Erm… No. There are significantly more social networking sites than just Digg.com. Take a look at this press release about a new social networking site that you can access through a mobile phone:

http://www.prweb.com/releases/social_networking/mobile/prweb501057.htm

Have a look around the page and see what you have got… alongside “Print this Article” and ‘Digg’ it you can ‘Bookmark with del.icio.us’, ‘Bookmark with Y!MyWeb’, and you can even ‘Stumble It’! What does it all mean? It means there are plenty of other Social Networking sites out there to look at! Here are some that I know about:

Del.icio.us (http://www.del.icio.us.com)

Very much along the Digg lines, Del.icio.us seems to have convenience sorted out – the site offers you a couple of icons that will fit on your browser that offer the option to surf the net and simply save whatever you come across. When you save an item you become its editor – Digg allows you to list the url, provide a description of the site/page, add some notes, and provide some tags which will function as key words for searches through Del.icio.us. Links go through the rankings when people save them into their own bookmarks.

Del.icio.us has got the social networking aspect really sorted – you can set up a network that gives you access to other users. Of course, you can invite people you know to join your network, as well as other members. Adding new people to your network gives you access to their bookmarks, and this is where the sharing element can make a link to your site go viral! You can even easily transfer any of the content you find in Del.icio.us to you blog, and aside from proprietary Weblogs the system is also set up to move content to your Blogger, Typepad, Live Journal, Moveable Type or WordPress site. Del.icio.us also offers quite a few more categories that make it substantially easier to use than Digg. A genuinely excellent site and one you should look around.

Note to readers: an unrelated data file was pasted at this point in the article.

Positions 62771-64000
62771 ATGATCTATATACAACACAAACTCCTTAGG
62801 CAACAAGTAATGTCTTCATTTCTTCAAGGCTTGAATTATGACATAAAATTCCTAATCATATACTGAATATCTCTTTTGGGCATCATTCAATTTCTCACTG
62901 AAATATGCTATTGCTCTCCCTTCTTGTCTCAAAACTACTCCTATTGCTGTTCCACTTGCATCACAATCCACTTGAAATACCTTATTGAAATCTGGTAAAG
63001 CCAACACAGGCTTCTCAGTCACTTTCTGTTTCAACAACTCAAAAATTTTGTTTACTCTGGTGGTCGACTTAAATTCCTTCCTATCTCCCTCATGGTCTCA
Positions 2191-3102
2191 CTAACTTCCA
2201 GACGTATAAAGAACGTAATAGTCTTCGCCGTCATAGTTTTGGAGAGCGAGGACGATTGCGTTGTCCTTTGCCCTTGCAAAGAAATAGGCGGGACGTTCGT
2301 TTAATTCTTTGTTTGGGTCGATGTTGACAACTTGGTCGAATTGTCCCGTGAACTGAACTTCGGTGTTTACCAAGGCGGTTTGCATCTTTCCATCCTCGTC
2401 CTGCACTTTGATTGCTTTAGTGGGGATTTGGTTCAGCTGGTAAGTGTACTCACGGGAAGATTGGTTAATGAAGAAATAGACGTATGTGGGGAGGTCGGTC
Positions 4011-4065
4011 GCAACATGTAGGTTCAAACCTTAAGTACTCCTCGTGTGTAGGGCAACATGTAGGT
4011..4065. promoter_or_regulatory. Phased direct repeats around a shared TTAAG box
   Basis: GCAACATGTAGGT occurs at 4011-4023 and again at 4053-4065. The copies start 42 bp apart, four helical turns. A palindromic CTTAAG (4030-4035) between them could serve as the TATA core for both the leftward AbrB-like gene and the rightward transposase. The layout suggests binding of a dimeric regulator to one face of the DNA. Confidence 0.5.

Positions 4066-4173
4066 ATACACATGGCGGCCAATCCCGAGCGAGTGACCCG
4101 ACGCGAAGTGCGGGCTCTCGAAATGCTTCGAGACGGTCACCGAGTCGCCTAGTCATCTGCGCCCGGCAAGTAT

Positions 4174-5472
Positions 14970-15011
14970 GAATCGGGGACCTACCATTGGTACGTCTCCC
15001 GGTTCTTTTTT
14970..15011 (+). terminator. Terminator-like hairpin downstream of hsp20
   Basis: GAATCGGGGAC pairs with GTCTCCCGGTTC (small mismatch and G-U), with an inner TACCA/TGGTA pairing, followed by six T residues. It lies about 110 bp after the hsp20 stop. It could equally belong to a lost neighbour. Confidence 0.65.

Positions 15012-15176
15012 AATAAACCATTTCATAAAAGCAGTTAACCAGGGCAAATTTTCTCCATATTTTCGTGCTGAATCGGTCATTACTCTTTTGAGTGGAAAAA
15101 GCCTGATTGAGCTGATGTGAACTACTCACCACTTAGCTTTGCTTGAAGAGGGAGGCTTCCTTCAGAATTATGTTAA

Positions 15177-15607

Blink (http://www.blinklist.com)

Like Del.icio.us, click on a Blinklist link as a member and you are invited to bookmark a pageYou provide a title, a URL, notes and tags. Unlike Del.icio.us, you have a 1-5 star ranking to offer an item you are bookmarking. No buttons on your browser, Blinklist recommends you put the site URL in your browser favorites to access the site. No video, podcats, etc. although again a significant emphasis of making friends, caring and sharing. The first thing you notice about Blinklist is people need significantly less ‘blinks’ to get on the front page than you do ‘diggs’ for Digg.com or ‘saves’ for Del.icio.us. Watch this space though!

Furl (http://www.furl.com)

Registered for this, didn’t get a notification. When I have seen a Furl link on a page, I have never been able to save anything! Nevertheless, little Furl buttons are seen on the Internet websites as regularly as acne on a teenagers face, so their really must be something behind it. Let me know if you have had more success than I have!

Stumbleupon (http://www.stumbleupon.com)

Stumbleupon has the dubious distinction of taking up the most space on your browser, and unfortunately, in my case, crashing the browser on occasions. However, when it works, which is most times, it is very convenient. This is a splendid site – its blurb probably says it all:

“It helps you meet people with common interests by browsing & reviewing webpages. Feel free to browse around profiles and contact people you think are interesting. Telling others about yourself also helps people discover you - extending your network of friends and acquaintances.”

From the browser buttons Stumbleupon provides you can give a site a “thumbs up”, or a “thumbs down” (which drives similar content away from you). One button appears to access sites for you random perusal, which I could not really work out. However, the social element is very strong here, so add a picture! I liked the fact that you could bookmark photos, videos, wikis and news.